Make an Easy DIY Monitor Stand
Using a monitor stand is a super easy way to free up space on your desk while also giving your work area a sleek look. I don’t have a small desk, but I like to keep my space free of clutter and also liked the idea of storing my laptop under a monitor stand. Ergonomically speaking, monitor stands are also great because they allow you to adjust your monitor’s height so that your line of sight lines up with the center of your monitor, helping to prevent posture and eye strain.
I could have just purchased a nice adjustable monitor stand, but that wouldn’t be me! I didn’t want something plastic or something that looked like it belonged in a cubicle. I also didn’t want to spend a lot of money, so I decided to make one out of a piece of pine. I wanted it to coordinate with my desk but not match completely, so I stained the pine part of the stand a dark color, but I matched the peg legs to the white legs on my desk.
Here’s what I used to make my monitor stand:
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- One piece of 10in x 20in pine
- Stain in English Chestnut
- Minwax semigloss polyurethane
- Tack cloth and 220-grit sandpaper
- Liquid Nails
- Ikea Stubbarp peg legs
And here’s how I made it.
Step 1: I kicked the project off by picking up a 6-foot piece of pine from home depot. The piece was already 10 inches wide, so I had them cut a 20-inch piece off so that I’d have a 10in x 20in piece to work with. (I stowed the rest in a closet for a future project.)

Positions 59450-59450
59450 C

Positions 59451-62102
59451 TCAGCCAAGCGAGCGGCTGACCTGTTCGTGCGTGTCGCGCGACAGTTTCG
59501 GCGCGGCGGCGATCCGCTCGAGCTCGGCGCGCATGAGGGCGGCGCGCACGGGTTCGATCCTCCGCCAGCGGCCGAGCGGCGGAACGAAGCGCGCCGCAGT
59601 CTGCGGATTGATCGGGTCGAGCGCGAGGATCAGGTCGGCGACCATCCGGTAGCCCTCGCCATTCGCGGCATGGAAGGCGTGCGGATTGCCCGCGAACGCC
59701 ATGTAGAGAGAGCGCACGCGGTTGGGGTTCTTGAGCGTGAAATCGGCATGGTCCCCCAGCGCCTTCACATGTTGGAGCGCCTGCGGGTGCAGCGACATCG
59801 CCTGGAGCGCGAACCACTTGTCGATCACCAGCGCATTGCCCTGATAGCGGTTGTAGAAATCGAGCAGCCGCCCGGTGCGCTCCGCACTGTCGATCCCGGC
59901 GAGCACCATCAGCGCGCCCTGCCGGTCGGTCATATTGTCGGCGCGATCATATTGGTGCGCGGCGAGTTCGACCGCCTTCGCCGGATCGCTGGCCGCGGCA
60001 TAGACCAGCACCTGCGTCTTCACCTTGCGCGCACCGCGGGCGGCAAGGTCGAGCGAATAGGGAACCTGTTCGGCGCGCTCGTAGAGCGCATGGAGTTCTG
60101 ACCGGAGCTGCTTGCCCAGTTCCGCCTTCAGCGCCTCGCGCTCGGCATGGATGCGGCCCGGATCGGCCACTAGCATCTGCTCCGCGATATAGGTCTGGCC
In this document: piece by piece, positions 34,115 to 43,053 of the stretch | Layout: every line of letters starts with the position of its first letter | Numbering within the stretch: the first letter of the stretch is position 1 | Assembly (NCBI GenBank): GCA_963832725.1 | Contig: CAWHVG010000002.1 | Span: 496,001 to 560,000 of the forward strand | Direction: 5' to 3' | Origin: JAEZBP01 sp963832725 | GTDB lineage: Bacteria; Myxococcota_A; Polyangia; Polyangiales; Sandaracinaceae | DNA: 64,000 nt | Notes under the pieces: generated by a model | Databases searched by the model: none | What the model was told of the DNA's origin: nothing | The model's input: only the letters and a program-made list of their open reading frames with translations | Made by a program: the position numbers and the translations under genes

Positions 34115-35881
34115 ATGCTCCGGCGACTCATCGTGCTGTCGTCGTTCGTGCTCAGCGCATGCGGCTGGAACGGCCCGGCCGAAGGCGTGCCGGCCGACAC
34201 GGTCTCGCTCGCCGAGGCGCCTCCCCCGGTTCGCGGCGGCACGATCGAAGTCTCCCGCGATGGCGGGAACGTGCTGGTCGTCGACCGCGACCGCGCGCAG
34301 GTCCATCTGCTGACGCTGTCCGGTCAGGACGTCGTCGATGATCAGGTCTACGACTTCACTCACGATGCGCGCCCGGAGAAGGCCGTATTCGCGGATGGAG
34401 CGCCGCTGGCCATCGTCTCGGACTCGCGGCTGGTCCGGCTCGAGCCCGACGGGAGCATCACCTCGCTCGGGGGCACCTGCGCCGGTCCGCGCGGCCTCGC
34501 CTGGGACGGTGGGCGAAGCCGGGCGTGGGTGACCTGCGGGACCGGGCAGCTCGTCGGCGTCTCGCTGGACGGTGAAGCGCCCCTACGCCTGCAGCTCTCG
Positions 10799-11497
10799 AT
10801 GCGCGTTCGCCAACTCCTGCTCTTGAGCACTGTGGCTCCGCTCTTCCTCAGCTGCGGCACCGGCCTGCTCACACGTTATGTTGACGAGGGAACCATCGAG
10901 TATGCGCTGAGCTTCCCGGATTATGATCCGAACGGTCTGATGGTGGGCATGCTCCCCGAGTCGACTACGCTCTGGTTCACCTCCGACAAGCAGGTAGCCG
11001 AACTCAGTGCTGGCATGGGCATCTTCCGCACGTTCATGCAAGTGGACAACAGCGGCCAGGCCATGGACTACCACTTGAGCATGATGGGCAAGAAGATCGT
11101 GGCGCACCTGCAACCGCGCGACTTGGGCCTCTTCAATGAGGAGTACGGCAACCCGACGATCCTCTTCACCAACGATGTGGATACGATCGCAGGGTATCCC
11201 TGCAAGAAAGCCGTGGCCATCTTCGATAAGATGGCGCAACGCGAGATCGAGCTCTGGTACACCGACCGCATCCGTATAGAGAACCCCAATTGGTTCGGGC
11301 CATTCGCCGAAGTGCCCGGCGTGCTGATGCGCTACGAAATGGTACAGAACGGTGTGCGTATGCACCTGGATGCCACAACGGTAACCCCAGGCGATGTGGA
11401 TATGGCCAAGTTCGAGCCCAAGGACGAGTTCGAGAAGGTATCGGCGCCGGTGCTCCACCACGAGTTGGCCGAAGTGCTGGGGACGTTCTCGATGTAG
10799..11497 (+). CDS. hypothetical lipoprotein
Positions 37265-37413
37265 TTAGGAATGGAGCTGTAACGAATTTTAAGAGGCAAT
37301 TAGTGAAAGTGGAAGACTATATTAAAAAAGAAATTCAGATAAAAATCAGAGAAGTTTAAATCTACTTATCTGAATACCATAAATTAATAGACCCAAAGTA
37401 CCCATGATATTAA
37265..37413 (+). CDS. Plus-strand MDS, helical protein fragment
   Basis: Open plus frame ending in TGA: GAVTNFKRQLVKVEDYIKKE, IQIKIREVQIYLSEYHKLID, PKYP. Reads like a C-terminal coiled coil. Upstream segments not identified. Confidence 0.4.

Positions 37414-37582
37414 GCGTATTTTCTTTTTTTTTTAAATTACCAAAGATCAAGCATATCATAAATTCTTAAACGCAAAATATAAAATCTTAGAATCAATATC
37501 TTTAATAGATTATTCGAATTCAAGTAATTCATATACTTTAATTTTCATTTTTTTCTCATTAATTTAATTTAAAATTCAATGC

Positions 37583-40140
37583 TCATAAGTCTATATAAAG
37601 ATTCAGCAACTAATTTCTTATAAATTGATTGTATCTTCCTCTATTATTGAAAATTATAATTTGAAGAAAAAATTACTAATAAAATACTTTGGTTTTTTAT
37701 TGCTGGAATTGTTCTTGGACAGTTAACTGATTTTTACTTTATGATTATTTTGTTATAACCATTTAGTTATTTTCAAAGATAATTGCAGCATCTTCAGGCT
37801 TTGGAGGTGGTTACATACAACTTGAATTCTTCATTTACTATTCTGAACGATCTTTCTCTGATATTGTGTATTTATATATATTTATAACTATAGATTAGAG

Even though the wood was unfinished, it still needed a good sanding to clean it up, especially around the edges. I used 220-grit sandpaper all over to give the piece a nice smooth finish, focusing on rounding and softening the edges. My desk has edges that are rounded ever so slightly, so I wanted it to look like that.
Step 2: After sanding, I wiped the piece down with tack cloth to remove all sanding residue and put one coat of stain on. I finished the piece off with three coats of polyurethane. Two coats would have been enough, but I think the third coat really gave it an extra polished look. (I made sure to use 220-grit sandpaper to sand lightly between each coat of poly.)
Step 3: I used four Ikea Stubbarp legs to support my monitor stand. They are a great price at $8.50 for a pair, and they aren’t plastic. Since the Stubbarp legs are made for Ikea furniture, they come with an M8 bolt on each leg. However, since my piece of wood was only 3/4 of an inch thick, the M8 bolt was way too big. Instead of cutting the bolt or finding a smaller bolt, I used Liquid Nails to attach the legs to the wood.
See the black indented circles on the bottom of each leg? They are a cool feature that you can twist out a bit if you need to balance slightly unbalanced legs.
And here’s the finished product…
Super easy and effective way to improve your work area…I love it!
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